Of course what is not mentioned in that informational topic is that years ago it was decided that this value should be set anytime the default system locale was Chinese, Japanese, or Korean (and unset anytime it wasn't).

There are several problemes here --

  1. It is mildly inconvenient as we are trying to reduce the number of dependencies to the system locale
  2. we also (generally) reduce the odd interactions like that are so hard to track.
  3. The old logic actually stomps on the preferences of anyone who actually uses the setting, any time the locale is changed

After talking with various partners and knowledgable people in the file system and the various markets, we tried just setting it always and being done with it. Unicode had been around for some time, maybe it was "time to cut the cord" (the exact words of one of the file system architects).

In fact, if you have Beta 2 of Vista then that is what you have on your install.

Everything was going great until we found out that that one several-year old baby still had the cord attached. :-(

The wininet cache (that is used to basically cache everything that various processes including IE use accessing the internet) does not support Unicode, since wininet.dll doesn't (wininet supports a Unicode interface that converts anything you throw at it, but that is more or less it).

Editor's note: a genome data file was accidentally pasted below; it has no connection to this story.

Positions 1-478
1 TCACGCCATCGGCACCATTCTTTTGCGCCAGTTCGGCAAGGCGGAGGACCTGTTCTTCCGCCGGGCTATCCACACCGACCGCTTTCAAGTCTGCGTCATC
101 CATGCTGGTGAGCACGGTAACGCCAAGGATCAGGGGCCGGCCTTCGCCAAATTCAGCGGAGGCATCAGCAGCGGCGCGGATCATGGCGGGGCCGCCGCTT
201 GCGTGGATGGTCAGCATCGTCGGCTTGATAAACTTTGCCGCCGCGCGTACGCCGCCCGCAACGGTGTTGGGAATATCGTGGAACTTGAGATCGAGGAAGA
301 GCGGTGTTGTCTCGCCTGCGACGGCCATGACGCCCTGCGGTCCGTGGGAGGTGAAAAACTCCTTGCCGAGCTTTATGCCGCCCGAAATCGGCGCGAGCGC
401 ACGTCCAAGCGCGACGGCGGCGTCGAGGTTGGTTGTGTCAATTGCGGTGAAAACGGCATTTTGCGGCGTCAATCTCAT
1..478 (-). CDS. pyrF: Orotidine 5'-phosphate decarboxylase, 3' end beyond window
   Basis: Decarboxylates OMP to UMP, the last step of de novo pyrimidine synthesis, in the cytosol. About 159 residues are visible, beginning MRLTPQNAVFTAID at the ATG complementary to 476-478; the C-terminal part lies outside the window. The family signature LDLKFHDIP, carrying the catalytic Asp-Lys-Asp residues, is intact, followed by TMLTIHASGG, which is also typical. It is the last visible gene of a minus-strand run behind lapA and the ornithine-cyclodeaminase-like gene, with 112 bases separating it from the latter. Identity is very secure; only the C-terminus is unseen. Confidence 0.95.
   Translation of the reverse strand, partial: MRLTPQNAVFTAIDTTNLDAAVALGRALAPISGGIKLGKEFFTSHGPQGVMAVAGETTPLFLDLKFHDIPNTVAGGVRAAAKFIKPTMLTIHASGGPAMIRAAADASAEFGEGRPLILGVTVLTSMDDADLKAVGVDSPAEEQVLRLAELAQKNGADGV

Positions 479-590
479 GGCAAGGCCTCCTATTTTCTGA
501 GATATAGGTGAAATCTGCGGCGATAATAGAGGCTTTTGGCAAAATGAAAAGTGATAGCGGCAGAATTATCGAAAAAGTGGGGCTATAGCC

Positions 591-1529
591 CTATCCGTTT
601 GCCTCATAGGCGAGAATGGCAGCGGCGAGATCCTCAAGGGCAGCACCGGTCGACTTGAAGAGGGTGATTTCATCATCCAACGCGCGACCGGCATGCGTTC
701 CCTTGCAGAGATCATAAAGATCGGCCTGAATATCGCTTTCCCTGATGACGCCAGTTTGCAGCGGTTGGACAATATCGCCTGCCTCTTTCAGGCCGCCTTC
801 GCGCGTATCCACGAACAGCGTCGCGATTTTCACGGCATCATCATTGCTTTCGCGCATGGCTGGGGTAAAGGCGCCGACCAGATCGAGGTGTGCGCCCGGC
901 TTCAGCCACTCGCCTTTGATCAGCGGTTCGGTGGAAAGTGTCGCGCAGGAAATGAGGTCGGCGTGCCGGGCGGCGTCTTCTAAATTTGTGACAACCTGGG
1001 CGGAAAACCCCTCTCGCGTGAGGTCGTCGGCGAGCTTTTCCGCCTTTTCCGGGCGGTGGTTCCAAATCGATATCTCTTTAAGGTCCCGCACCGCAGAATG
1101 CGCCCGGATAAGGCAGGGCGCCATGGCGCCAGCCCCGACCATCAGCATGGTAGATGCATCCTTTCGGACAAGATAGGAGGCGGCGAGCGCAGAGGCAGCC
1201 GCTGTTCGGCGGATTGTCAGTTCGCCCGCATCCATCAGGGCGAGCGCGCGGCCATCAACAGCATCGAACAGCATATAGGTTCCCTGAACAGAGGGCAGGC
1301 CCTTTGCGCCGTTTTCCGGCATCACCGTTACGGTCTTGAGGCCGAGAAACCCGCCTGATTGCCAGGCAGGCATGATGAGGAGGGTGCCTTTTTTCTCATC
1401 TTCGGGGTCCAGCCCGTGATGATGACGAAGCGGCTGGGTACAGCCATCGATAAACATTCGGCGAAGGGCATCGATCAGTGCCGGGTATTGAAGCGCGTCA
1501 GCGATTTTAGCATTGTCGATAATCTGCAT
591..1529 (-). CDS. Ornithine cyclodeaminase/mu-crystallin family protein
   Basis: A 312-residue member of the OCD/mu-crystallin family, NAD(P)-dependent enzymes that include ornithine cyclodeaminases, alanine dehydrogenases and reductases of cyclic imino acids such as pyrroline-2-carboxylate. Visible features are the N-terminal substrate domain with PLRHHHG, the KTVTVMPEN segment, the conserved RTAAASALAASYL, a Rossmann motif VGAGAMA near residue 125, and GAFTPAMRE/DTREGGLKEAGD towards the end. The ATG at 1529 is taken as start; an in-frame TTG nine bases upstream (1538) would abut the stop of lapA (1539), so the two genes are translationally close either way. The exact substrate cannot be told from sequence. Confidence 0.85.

Now for a page on the web it would not be too noticeable; after all, if a cache item of an internet access cannot be reached, then it just wouldn't get used -- you just go right to the internet. Unfortunately if you have a user name that isn't on your default system code page then the path to the cache itself is broken. So you fail even trying to get to it to fail -- so basically you lose Internet Explorer.

Oops.

Anyway, no worries, even though no beta customers had reported the problem, there was no sense waiting for a report -- clearly this was a big enough regression that it had to be fixed.

The change has been reverted for future builds, so that wininet.dll's lack of Unicode support (and incidently of the Windows non-Unicode heritage!) is preserved for another version.

Though I suppose it means that there aren't a whole lot of Windows user names off the default system code page that are used on CJK system locale machines. Or if there are then those customers probably don't try to use IE much. Since they are as broken in the prior versions as they will be in the new version.